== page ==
On December 12, the varsity boys basketball team defeated William Ellis School 47–40. This was the first of many games during the basketball season against teams which ASL has not traditionally played. Traditional sport teams in the past have included The American School in England (TASIS), ACS Hillingdon, ACS Cobham and ACS Egham.
The High School’s teams have started branching out by facing entirely different teams, such as Portsmouth Ladies club side for varsity girls soccer earlier this year, and the Jewish Free School for boys basketball more recently.
The decision to expand ASL’s game schedule to different schools was made by the Athletic Department at the beginning of the year. The initial contact was made when Athletic Director John Farmer received emails from schools and then brought forth these approaches to the rest of the Athletic Department. “When I first got these emails I thought, ‘You know what, let’s give this a shot’,” Farmer said.
Once the Athletic Department decided on the inclusion of outside competition, other sections of the school became involved in the decision. “Everyone [the Athletic Department, Principal Jack Phillips, Head of School Coreen Hester, the Booster Club] recognizes playing local competition is advantageous for them and for us,” Farmer said.
Wanting to establish ASL within a broader context of the community, as well as saving on travel expenses, were key components of Farmer’s decision to organize games against new schools.
“Basically, my view is that we live in a major world capital. There are a lot of schools, a lot of athletic opportunities and we should be, for a number of reasons, playing local competition,” Farmer said.
Extending students beyond the “ASL bubble” was another critical factor of this decision.
“Part of the experience of being here and around ASL is to learn about London and be a part of the fabric of London,” Farmer said.
Claire Noel (’17) believes playing outside teams bolsters ASL’s reputation in London. “Let’s be honest. No one would know who we were besides Cobham, TASIS, etcetera, so it’s nice to get our names out there,” varsity girls basketball and soccer player Noel said.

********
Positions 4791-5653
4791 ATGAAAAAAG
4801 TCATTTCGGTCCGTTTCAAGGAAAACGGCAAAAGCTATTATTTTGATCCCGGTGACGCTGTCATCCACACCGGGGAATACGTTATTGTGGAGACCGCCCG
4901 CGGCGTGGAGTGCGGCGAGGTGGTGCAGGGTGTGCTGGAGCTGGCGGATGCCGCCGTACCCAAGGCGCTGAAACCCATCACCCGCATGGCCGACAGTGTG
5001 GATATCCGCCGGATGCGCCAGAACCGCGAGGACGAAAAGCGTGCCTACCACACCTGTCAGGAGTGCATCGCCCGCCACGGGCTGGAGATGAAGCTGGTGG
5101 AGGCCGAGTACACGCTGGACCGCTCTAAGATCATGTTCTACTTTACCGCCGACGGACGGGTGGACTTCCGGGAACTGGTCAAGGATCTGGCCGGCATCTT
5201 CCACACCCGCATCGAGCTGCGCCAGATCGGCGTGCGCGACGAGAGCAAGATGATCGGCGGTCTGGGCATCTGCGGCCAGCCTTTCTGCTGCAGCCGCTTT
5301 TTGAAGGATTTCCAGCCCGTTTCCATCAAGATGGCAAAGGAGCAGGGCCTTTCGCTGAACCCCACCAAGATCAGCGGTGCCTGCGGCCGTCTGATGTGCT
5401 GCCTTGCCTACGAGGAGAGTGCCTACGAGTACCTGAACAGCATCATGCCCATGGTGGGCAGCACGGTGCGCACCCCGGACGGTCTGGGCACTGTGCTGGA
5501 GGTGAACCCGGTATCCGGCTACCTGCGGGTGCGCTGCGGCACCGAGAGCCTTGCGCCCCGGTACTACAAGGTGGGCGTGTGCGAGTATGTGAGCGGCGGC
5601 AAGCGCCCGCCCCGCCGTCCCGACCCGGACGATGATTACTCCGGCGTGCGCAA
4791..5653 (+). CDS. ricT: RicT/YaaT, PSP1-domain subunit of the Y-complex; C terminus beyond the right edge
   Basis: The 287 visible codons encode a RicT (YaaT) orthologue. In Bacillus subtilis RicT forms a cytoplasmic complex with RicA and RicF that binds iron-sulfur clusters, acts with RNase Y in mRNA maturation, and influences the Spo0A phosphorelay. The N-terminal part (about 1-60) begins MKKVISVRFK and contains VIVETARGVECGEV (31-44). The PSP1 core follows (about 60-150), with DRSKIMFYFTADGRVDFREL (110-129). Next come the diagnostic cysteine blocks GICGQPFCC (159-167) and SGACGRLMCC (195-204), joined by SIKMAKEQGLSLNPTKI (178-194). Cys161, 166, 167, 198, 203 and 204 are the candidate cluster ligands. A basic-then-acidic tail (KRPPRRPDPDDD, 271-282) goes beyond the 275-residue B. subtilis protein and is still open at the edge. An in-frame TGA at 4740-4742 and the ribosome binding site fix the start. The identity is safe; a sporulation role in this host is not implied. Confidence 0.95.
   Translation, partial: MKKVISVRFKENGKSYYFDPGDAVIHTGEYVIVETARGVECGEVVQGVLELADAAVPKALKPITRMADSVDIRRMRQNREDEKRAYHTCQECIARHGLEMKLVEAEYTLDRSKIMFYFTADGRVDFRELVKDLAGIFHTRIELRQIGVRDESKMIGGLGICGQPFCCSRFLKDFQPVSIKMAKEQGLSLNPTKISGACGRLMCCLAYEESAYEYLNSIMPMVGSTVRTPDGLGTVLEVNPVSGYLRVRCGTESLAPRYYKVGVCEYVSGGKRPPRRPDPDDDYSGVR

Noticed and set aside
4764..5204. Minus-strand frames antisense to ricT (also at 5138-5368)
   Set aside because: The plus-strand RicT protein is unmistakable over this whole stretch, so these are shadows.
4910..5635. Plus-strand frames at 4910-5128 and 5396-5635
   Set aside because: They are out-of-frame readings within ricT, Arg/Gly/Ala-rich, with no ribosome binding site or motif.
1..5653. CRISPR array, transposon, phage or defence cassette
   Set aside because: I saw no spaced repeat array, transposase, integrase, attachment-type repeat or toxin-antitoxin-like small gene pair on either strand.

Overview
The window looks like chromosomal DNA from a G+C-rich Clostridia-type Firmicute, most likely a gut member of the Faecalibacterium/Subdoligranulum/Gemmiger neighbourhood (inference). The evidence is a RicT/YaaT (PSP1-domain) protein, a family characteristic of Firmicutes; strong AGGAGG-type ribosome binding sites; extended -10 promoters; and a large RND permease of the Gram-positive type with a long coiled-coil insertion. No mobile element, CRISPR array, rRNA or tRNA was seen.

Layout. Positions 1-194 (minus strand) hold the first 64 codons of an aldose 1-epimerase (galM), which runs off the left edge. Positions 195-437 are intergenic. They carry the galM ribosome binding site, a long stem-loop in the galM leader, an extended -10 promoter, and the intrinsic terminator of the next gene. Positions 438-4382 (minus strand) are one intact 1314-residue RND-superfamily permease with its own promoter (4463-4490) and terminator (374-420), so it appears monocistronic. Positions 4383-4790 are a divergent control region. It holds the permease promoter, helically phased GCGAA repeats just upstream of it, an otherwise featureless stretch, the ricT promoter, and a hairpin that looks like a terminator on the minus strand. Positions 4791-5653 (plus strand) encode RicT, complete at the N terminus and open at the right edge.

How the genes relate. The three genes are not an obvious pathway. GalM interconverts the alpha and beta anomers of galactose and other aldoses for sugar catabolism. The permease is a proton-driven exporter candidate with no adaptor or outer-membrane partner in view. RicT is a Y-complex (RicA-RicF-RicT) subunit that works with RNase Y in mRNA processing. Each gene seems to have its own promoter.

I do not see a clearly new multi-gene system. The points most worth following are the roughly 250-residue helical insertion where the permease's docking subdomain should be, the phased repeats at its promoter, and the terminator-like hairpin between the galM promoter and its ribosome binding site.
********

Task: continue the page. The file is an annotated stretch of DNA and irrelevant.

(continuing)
Most beneficial for Varsity Girls Assistant Soccer Coach Becca Fransen was both facing a variety of teams and experiencing a multitude of new playing styles. “Expanding into playing club teams was an excellent opportunity for us this year. Things tend to get standardized in the ISST schools. By expanding out it made our game better,” Fransen said.
Varsity girls soccer player Courtney Welch (’16) believes the gold-medal winning season was greatly progressed by facing Tottenham Ladies club, more so than the usual fixtures against other American schools throughout London. “It was an amazing way to prepare us for ISSTs. It helped us the most when we came to ISSTs and saw teams we didn’t get to play [during the season] like Cairo [the team we played in the final],” she said.
Generally, outside teams pose more of a threat than “traditional” teams. “There’s always an element of surprise when you play a club team. You usually don’t know how they play. When we play teams who are in our league it’s much easier to implement plays that would work,” Noel said.
Playing non-traditional teams was a tool used to develop the varsity girls soccer team’s skills, by improving their physicality and their ability to adapt. Such improvements would not have been possible without the competition posed by outside clubs.
“If we played the same teams over and over again as we do with the London schools we would stop growing; we would fall into a stasis,” Fransen said.
Farmer hopes to continue this model for the future and will further develop the plan of playing outside teams based on results from this year.
One compromise of playing outside teams – due to lack of familiarity – is the game-day atmosphere. Welch believes there is likely to be less support when playing non-traditional teams as a result of this.
Although Farmer maintains the importance of diversifying ASL’s sporting experience, there are specific aspects that will influence which teams will be played again.
“The criteria will be a convenience factor, and then also looking at competition level and deciding was it worth it to take an afternoon for this team when as much as I’d say I want to get out in the community… it could be more worthwhile and beneficial for [our] teams to be practicing than playing a team that they’re just going to [beat convincingly],” Farmer said.
Even though some teams will be removed from next year’s schedule due to not offering enough competition for ASL’s teams, Farmer is not concerned about branching out to other schools in upcoming years. “It’s not just about winning and losing it’s about having the different competition and extending ourselves, ASL, into the community,” he said.
This model and introduction to new competition is strongly encouraged from a players’ perspective. “I think the Athletic Department should definitely consider getting more games against other teams,” Welch said.
During the winter and fall seasons, ASL teams played over 40 non-tradtional teams. These games have been both home and away and also in tournament settings.